Risotto is one of my ‘go to’ dishes when I don’t feel like cooking anything elaborate. That may sound odd: risotto has a reputation for being a lot of work and easy to get wrong. And yes, when done badly, risotto can be a rather goopy mess. But it is not really very hard to learn the right technique and, if you use a pressure cooker, it takes no time at all to make. And risotto is elegant, too, fit for a special occasion. Here, one of my favorite winter vegetables provides the flavor base for one of my favorite winter risotti, Belgian endive risotto. In my version, its slight bitterness is balanced by the sweetness of butter and cream, and enhanced by the savory of freshly grated parmesan cheese. It’s a nice, elegant choice for a Valentine’s Day candle-light dinner.
Serves two people
- 150g (3/4 cup) rice for risotto (see Notes)
- 1/2 onion
- 2-3 Belgian endives
- A good hunk of butter and a drop of light oil
- White wine
- A pot of broth (preferably homemade) on the simmer
- A few spoonfuls of heavy cream
- 50g (2 oz.) Parmesan cheese
After sweating some thinly sliced onion in butter and a bit of oil over gentle heat, add Belgian endive that has been trimmed, sliced down the middle and then thinly sliced across to produce a kind of chiffonade. Mix well and cover, allow the endive to braise with the onions until they are well reduced and have absorbed the flavors of the onion and butter. Do not allow them to brown.
Uncover and raise the heat a bit, add your rice (see below) and proceed in the usual fashion for making a risotto, lightly ‘toasting’ the rice, then bathing it with a splash white wine and then adding a rich, home-made broth, one ladleful at a time, until the rice is just al dente. (If using a pressure cooker, add all the broth all at once.) Add a bit of cream just before the rice is done, then, off heat, proceed to mantecare with grated parmesan cheese and, if you want a really rich dish, a dab of sweet butter.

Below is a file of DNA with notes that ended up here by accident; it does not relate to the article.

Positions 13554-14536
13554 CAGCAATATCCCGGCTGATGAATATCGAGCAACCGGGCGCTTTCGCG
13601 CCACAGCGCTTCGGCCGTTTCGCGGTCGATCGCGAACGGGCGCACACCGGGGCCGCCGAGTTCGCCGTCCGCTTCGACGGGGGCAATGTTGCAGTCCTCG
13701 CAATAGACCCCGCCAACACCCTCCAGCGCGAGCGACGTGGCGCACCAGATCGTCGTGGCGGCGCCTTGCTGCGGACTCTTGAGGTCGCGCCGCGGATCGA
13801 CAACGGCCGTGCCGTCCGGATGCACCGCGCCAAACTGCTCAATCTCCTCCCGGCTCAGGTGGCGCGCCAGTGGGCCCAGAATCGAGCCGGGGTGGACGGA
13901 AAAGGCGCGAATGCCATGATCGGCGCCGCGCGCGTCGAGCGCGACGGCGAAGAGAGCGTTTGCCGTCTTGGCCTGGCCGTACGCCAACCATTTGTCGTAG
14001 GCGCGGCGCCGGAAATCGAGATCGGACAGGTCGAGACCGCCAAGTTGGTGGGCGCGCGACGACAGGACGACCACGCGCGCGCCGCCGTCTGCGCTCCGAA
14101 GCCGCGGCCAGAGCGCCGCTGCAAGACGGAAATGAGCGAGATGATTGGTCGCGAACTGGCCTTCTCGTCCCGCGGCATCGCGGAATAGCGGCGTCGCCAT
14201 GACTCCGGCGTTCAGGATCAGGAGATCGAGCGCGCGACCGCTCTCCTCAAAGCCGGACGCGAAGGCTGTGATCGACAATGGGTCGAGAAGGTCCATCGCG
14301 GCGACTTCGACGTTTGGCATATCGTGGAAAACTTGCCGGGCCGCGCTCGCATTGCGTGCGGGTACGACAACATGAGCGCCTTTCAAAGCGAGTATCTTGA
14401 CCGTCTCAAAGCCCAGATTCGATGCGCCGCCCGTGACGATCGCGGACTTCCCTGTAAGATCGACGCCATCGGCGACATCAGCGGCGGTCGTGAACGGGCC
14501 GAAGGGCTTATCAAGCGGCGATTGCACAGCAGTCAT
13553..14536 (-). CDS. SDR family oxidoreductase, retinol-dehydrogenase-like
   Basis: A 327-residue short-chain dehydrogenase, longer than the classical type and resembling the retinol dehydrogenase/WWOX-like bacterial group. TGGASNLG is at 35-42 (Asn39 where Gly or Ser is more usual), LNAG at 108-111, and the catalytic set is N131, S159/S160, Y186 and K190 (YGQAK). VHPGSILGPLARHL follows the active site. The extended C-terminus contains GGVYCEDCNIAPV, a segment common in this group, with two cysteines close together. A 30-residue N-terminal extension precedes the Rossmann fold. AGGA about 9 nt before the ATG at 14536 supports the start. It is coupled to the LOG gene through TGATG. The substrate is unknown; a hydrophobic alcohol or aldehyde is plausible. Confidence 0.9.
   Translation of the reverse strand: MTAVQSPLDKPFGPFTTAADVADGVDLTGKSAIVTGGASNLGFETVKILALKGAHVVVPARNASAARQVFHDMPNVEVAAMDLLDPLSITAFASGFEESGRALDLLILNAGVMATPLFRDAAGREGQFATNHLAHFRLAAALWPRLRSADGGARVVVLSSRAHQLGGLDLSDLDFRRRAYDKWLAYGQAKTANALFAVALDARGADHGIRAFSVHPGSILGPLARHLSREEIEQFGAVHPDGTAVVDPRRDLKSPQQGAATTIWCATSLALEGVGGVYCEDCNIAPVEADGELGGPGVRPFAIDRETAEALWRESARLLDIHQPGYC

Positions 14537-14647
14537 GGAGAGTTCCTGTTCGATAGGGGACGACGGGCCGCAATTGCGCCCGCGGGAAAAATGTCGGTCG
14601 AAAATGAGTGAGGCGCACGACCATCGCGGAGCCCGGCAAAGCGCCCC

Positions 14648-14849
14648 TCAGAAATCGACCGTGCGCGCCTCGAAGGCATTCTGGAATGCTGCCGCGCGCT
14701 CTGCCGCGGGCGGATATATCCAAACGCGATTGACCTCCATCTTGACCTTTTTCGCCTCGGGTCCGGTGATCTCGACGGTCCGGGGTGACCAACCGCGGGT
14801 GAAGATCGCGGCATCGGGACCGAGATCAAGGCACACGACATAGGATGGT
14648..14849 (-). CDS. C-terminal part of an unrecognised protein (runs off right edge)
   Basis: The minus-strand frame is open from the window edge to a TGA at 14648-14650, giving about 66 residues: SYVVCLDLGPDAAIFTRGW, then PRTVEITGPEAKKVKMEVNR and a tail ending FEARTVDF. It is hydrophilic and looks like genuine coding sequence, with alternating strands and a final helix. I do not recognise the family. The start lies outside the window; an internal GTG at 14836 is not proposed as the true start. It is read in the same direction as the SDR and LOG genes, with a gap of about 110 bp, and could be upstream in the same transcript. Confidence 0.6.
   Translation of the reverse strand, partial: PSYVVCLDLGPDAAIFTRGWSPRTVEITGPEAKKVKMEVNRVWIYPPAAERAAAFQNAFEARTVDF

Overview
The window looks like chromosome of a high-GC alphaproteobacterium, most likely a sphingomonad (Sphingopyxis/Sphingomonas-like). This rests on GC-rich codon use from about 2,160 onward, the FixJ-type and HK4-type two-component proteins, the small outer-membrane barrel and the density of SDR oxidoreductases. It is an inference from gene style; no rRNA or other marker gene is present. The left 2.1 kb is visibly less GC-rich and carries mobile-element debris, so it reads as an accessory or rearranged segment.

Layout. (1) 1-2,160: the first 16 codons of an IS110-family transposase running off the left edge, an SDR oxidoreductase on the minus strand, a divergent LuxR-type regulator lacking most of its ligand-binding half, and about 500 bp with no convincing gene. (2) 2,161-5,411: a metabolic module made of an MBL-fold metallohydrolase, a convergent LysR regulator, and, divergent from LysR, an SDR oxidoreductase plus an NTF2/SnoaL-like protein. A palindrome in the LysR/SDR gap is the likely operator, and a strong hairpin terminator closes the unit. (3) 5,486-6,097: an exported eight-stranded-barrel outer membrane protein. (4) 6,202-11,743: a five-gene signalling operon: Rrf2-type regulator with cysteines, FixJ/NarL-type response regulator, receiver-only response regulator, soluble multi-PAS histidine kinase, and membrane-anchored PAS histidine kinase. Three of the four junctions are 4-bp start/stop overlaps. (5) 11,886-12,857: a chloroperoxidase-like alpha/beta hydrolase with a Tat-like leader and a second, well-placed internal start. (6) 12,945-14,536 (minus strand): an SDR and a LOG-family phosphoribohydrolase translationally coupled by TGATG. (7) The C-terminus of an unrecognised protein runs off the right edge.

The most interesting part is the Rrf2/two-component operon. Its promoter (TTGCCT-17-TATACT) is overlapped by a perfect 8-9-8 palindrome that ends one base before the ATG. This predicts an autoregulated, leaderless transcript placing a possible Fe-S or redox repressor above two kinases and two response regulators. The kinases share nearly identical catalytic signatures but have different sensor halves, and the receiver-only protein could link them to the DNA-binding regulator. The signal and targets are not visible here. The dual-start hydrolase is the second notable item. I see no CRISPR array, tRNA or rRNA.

While I used to use Arborio rice in the past for making risotto, just because it’s the easiest to find and also the least expensive of the three types of rice that lend themselves to a risotto treatment, I recently splurged and bought some vialone nano rice and was instantly converted! It has the incredible ability to absorb flavor—and that is, of course, what the risotto technique is all about—while not losing its texture. And it produces a creamy, but never stodgy, risotto every time. I highly recommend it. Vialone nano is a bit shorter than Arborio, almost round in fact. It is typical of the Veneto and recommended for risotti mantecati, less appropriate for soups.
The use of cream in risotti is not all that common—some even consider it taboo—and I am not keep on adding it too aggressively or too often. But in this recipe, it works very well and, as I said, helps to balance out the bitterness of the indivia belga. I also like to use cream in a few other risotti, including ones made with radicchio, zucca and spinach, all vegetables that have a natural affinity for dairy products.